"Do not be afraid, Mary, you have found favor with God. You will be with child and give birth to a son, and you are to give him the name Jesus . . ." (Lk. 1:30-31, NIV)

Immediately upon hearing this news, Mary did something that revealed how deeply the dream was already at work within her soul, even then. She did not cry, nor did she rejoice (that would come later). She did not run in fear nor faint in bewilderment. What she did was simply to ask, to ask that question:

"How will this be," Mary asked the angel, "since I am a virgin?" (v. 34).

Consider this. Her first concern was not to question the veracity of the God-given dream, but simply to understand more about the way God's plan would unfold. In this case, the word God brought was stretching her soul and life beyond their normal boundaries, from the realms of fact to those of faith. God's word (or "dream") was speaking to Mary's potential, her God-given potential. In a real sense, the word of God was at work in her.

Even more amazing is the painstaking care God takes to answer Mary's important question. In the next few sentences of this passage the angel doesn't scold Mary for asking. He doesn't say, "It will happen just because God said it would" or "Who are you to question God!?" He carefully and kindly answers her question. He tells Mary more about the way in which the incarnation of Christ will take place within the hallowed confines of her womb. This is how the yet-unseen "dream" would come to be:

"The Holy Spirit will come upon you, and the power of the Most High will overshadow you. So the holy one to be born will be called the Son of God. Even Elizabeth your relative is going to have a child in her old age, and she who was said to be barren is in her sixth month. For nothing is impossible with God" (Lk. 1:35-37).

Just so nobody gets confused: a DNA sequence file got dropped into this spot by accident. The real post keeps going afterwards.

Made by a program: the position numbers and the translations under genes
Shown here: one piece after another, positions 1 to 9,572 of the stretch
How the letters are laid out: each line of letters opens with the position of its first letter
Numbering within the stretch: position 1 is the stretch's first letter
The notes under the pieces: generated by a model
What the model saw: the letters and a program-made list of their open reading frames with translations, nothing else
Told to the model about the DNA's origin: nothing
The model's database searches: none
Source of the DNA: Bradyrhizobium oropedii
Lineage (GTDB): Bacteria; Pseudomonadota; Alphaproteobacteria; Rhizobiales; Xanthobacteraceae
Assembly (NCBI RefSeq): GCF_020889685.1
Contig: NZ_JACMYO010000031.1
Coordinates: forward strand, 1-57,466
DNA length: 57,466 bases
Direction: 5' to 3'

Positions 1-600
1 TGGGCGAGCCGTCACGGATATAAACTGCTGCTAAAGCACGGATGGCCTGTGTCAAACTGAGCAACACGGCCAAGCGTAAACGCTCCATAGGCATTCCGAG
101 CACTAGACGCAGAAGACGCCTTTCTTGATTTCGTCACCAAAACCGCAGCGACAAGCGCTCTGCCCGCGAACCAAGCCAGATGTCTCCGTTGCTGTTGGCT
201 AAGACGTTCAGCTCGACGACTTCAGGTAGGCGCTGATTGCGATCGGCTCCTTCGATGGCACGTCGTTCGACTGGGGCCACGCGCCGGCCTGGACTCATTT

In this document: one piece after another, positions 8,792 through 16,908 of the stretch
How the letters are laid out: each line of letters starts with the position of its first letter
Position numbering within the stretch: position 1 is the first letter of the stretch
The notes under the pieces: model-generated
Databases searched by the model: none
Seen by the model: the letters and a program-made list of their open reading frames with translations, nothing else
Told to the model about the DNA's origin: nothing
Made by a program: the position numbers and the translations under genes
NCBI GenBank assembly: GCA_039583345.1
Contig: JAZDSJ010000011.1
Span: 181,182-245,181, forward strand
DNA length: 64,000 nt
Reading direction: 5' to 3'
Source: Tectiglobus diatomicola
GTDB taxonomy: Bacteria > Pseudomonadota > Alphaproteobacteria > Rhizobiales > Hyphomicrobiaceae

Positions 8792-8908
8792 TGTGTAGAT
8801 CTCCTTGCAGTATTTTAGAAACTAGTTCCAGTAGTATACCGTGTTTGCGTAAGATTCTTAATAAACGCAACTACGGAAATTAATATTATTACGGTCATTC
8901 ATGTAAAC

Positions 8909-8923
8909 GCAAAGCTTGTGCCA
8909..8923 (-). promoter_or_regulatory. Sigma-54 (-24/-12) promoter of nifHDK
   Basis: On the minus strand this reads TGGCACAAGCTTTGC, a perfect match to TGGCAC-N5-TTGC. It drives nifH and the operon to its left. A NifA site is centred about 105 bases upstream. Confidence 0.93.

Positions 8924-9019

If the angel's assignment had been left up to me, I'm quite sure I would have followed her question up with my own paraphrase to the verse that would have gone something like this: "Mary, Mary . . . don't worry. You are a believer, so just believe. Trust God. You don't need to try and figure this out. You see, God's mind and ways are so much more vast and complex than ours, why even ask why? Just trust him."

The angel, however, was patient to explain the way this would happen. Once that occurred, Mary accepted the dream of God, and the word of God, for her life. She responded this way:

"I am the Lord's servant. May it be done to me as you have said" (v. 38).

Luther's Explanation

In his "Explanation of the Magnificat" (1521), Martin Luther said: "One should honor Mary as she herself wished and as she expressed it in the Magnificat. She praised God for his deeds. How then can we praise her? The true honor of Mary is the honor of God, the praise of God's grace . . . Mary is nothing for the sake of herself, but for the sake of Christ . . . Mary does not wish that we come to her, but through her to God."

If anything about Mary is to be venerated, it is not first and foremost as something of a personal divinity, but for something within her ever so spiritual. It isn't that she is to be seen as a god, but to be honored for the way she responded to God. It wasn't a beatific crown that we need to place on her head or a prayer we need to offer at her feet. Rather, it is an observation we need to make about her simple faith, her sincere soul and quick response to the glorious word of God brought into her life.

What is most amazing about Mary is not her, but God's grace upon her. She was somehow graced to respond so honestly, so faithfully, and so fully to the word of God set apart for her soul and the dream of God for her life. This year at Christmas, be inspired by Mary's example to embrace God's words to us, in particular the inspired words of the Bible made fresh and alive by the Holy Spirit. May we receive them and believe them as readily and faithfully as did this young virgin. And let us call her "blessed."